Raymund Guiste: Anybody can call in. We do an intake and then they will be assessed. They will then be assigned to a counsellor. There is a bit of a waiting list now but yes anybody can call in and benefit from that service. We also deliver a number of specified programs such as the SNAP program for boys and girls and START for life programs. These are just a couple of the counselling programs that we deliver in the community.

    On June 5, Royal Bank announced that it would be giving 1.5 million dollars to fight systematic racism. Tropicana was highlighted as one of the organizations to be receiving this support to impact youth and economic development. Could you speak on that? 

    Raymund Guiste: We were very pleased. We were very honoured to be able to receive that funding. One of the things that we are going to be doing is developing some new programming that we intend to run as a complementary program to a number of our employment programs aimed at youth. We want to work with the participants of that program and identify participants who are likely to or do experience anti-Black racism. We want to work with them in our pre-placement training to deliver all of the soft employment skills. We want to deliver these in order to build resilience against anti-Black racism. The program is going to deliver a curriculum and workshops that build that resiliency. On the other side, we want to work with our employer partners to identify systematic barriers within their workplaces in order to identify those who tend to exacerbate anti-Black racism or promote it, and we want to work with them to identify and dismantle those barriers. We have high hopes and expectations for this new programming. This will be something that we will be rolling out in the very near future. 

    How has the community been responding?

    Raymund Guiste: We received messages like, “thank you for believing in me” as well as “thank you for listening when no one else would.” There is a real deep sense of gratitude that is expressed and observed when people have a deep need and somebody meets that need. When I say somebody, I don’t necessarily just mean Tropicana and its staff. I mean those who support Tropicana through funding, donations, and volunteering at our programs. They really are a part of the Tropicana community, and it is really just a team effort that is meeting that need.

    When a participant or beneficiary expresses that gratitude, that gratitude reaches into a network of people who care. I think about a young mother whose son participated in our SNAP program. SNAP stands for ‘stop now and plan,’ and it is an evidence-based intervention counselling program that helps boys and girls between the ages of six and 11. These are young kids who have impulse control issues or aggression issues, and we help them to literally stop and think about what they are doing, think about what they are thinking about doing, and activate a different plan to make a different life choice. 

    We work with children in that age group and their families to deliver this program, and so this young mother of four spoke to us about the change that this program had, not only on her son but on her. It helped her with the coping mechanism skills needed to parent a child with those issues. She spoke of how much her son has learned through the program. She said, “he has learned so much that he even teaches his friends how to cope with difficult situations.” She spoke about the support that she felt through the program and the change and impact it had in the life of her son. When you hear stories like that and you see that kind of life change happening, you just really feel grateful to have been able to be a part of an organization that is doing that on a consistent basis (week after week, month after month, and year after year).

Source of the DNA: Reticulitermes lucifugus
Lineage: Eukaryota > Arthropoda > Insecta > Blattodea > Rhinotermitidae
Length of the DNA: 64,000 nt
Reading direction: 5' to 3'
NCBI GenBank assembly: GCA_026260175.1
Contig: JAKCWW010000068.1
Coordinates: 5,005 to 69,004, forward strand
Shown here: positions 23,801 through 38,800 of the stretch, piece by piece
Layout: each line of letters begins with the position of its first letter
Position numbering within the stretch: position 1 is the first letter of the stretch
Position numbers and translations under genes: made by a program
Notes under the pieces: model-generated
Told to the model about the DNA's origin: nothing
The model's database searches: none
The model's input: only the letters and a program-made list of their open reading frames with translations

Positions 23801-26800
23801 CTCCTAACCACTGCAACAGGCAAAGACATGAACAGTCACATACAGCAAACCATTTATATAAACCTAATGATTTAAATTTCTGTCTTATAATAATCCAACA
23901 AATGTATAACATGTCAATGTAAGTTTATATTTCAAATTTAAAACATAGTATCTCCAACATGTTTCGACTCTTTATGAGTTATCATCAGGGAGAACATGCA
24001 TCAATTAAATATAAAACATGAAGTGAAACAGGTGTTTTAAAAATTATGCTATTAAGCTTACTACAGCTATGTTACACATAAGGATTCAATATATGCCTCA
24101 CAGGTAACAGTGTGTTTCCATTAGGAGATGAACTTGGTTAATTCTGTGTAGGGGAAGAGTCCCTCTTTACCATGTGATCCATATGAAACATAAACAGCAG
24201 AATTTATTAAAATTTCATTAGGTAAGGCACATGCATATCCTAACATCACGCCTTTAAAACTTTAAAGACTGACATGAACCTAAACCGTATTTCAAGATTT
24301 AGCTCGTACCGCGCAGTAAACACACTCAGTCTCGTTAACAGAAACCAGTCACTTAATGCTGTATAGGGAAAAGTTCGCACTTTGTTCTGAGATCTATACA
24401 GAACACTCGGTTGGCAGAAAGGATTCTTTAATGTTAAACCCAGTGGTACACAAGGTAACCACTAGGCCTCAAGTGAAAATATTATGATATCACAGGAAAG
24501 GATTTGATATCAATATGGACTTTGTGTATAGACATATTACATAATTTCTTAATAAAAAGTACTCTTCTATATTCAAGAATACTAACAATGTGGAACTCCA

Covid19 has stretched everybody. As an organization how has it stretched you? And how has it bettered you? 

    Raymund Guiste: Covid19 has challenged the organization in ways that we really could not have anticipated, and this is not Tropicana alone, it is the world. In our case, it has caused us to very quickly find new and innovative ways to do business. The core modularity for delivering our programs prior to Covid19 was in person and in groups. Covid19 struck at the core means by which we serve our community. 

    What Covid19 has done is really accelerated a number of trends that were already in motion such as the move to digital and virtual platforms as well as remote work. These were things that were happening but Covid19 accelerated them and forced us to adopt a lot of these methodologies. What I would say that Covid19 has done for Tropicana, although it has challenged us and continues to challenge us, is that it has certainly made us better and stronger because the investments we have made and the learnings we have gained in these other ways of service delivery are lessons that we are going to be able to take forward with us into the future. I think that when you look at the Black community, I spoke earlier about the disproportionate impact of Covid19 on the Black community, this pandemic has really highlighted a lot of the gaps that have always been there for us. A lot of these gaps cause us to often suffer disproportionately with any kind of crisis. It has really helped us identify and focus on the areas that we really need to fill.

    Read 1536 times Last modified on Tuesday, 27 October 2020 12:47
    Lucy Oneka

    Lucy Oneka is a playwright and journalist. She has covered many stories for Toronto based newspapers such as the East York Observer, the Scarborough Observer, and the Toronto Observer. Lucy’s other passion is music. She is a two time semi-finalist of the prestigious UK Song Writing Contest and recently released her own debut gospel album, “You Are Faithful”.